Endangered Lighthouse List

Avery Point Lighthouse, CT

The Avery Point Lighthouse was constructed by the United States Coast Guard in 1943 on the site of their training station located in Groton, CT. The light was an operational aid to navigation from 1944 through 1967 at which time the Coast Guard moved their training facilities to New York. The light was build as a memorial to and as a symbolic representation of the US Coast Guard’s lighthouse keeping responsibilities. It is the last lighthouse built in the State of Connecticut.

After the USCG moved from Avery Point the light was extinguished and the State of Connecticut became the owner of the property. Maintenance and upkeep of the light were largely discontinued and in 1997 the structure had deteriorated to such a degree that it came very close to being torn down.

Thanks to the Avery Point Lighthouse Society (APLS), which is a chapter of the American Lighthouse Foundation, the light was saved from the wrecking ball and a restoration project was begun. Monies are urgently needed to complete the restoration. APLS has established a major fundraising effort program by selling dedication bricks for a walkway at the lighthouse. Every lighthouse organization and/or lighthouse lover is encouraged to participate.

The Dutch Island Lighthouse, R.I.

Dutch Island had great historic significance even before the establishment of a lighthouse there, as the site was used as a Dutch trading post in the 1630’s. The light station on Dutch Island, first established in 1826, is among the oldest in the Narragansett Bay. The light’s first keeper, William Dennis, was a veteran of the American Revolution and was present at the Boston Tea Party. Dennis served as keeper well into his 90’s, a very unusual feat.

The present tower, one of only two square brick lighthouses in Rhode Island, quickly became endangered after being automated in 1947. The tower was completely abandoned after the light was transferred to an offshore buoy in 1979.Today the basic brick structure is sound, but the iron has rusted and the interior wood and plaster have been ravaged by time and vandals. Without a thorough restoration, the tower will continue to deteriorate until it is too late to save it. The lighthouse is on the National Register of Historic Places and the Rhode Island Inventory of Historic Places. The State Historic Preservation Office has declared it restorable and worthy of preservation. A restored and relit Dutch Island Light would be a very welcome improvement for thousands of area boaters and residents. Your donations toward saving this very historic light would be greatly appreciated.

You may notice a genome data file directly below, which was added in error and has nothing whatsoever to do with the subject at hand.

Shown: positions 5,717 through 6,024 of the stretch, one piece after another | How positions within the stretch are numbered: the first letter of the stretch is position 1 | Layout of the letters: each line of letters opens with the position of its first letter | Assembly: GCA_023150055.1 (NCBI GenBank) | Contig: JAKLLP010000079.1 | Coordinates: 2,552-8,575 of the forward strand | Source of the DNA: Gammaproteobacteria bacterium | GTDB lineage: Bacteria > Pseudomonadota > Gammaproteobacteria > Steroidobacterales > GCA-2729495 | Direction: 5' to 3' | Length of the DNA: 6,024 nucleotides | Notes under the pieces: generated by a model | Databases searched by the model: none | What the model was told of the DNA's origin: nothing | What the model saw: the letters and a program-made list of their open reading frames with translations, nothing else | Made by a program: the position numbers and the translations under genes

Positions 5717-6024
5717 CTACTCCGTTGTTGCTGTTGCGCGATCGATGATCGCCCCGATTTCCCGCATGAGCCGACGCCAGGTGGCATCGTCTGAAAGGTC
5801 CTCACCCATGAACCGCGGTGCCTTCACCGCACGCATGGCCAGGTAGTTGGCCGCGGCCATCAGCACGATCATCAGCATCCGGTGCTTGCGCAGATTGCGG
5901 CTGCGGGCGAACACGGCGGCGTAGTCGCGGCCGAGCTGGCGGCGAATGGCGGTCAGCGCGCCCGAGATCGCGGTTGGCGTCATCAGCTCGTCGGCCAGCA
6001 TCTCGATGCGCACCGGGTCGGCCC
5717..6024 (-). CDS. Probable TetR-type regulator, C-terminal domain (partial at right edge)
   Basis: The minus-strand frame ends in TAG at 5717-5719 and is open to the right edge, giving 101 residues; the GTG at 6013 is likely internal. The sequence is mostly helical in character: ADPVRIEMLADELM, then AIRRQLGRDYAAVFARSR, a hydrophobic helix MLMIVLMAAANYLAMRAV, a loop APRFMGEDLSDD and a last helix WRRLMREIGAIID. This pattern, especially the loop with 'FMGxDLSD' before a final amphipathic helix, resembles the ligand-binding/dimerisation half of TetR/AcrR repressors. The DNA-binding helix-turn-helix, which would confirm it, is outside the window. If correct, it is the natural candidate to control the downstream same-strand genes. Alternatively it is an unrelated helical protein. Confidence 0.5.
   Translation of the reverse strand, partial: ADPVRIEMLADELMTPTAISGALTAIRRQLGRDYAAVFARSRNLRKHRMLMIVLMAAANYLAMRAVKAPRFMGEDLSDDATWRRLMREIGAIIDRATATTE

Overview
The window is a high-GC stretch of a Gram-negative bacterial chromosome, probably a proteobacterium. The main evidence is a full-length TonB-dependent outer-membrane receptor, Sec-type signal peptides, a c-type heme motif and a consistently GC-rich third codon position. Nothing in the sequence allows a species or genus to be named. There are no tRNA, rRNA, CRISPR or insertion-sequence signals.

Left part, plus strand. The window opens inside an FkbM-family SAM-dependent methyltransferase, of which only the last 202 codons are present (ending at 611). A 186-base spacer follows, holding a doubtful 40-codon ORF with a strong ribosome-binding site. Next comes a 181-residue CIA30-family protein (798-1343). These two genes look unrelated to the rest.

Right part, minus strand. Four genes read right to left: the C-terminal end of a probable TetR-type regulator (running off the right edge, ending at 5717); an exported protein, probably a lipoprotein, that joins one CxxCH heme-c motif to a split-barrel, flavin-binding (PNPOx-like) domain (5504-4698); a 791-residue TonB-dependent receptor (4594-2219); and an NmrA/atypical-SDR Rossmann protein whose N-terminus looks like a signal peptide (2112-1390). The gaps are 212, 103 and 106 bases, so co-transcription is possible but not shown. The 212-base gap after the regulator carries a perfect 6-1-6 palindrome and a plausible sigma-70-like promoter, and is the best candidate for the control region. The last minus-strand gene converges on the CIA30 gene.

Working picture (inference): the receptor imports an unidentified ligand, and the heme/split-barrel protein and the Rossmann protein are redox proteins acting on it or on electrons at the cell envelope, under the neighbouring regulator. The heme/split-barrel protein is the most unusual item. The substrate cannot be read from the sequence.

Plum Island Lighthouse, N.Y.

The Plum Island Lighthouse sits on an 840 acre island just off eastern Long Island’s north fork. Historically, both the Island and the Lighthouse that sits on it have a great amount of heritage. Plum Island is believed to be the location of the first altercation between the British Army and the American Revolutionist as the Colonists, under George Washington’s orders, launched a strike on the island to pre-empt the British from raiding their livestock. Later, the strategic location of the island justified an establishment of an army fort, Fort Terry, during the Spanish-American War. The site continued its militia heritage as it took part in both World Wars protecting the port of New York City from the Long Island Sound entrance.

The original Plum Island Lighthouse was established in 1827 and featured a Winslow Lewis lamp . In 1869, this first lighthouse was replaced by the current lighthouse. Recently, the Plum Island Lighthouse was named to the “Doomsday Lighthouse List” as severe erosion and maintenance disregard threatens its existence. To stress the erosion threat that this lighthouse faces, in 1997 the accompanying Generator and Search Light House was lost to erosion and fell into the sound. Due to Plum Island’s restricted access by the government agency that occupies the island, it is a difficult task to save this light and help is needed. These proprietors have contributed to saving this light in their financial and other efforts to stem the erosion that threatens this light, but $1.7 Million total is needed for restoration of this beacon in full.

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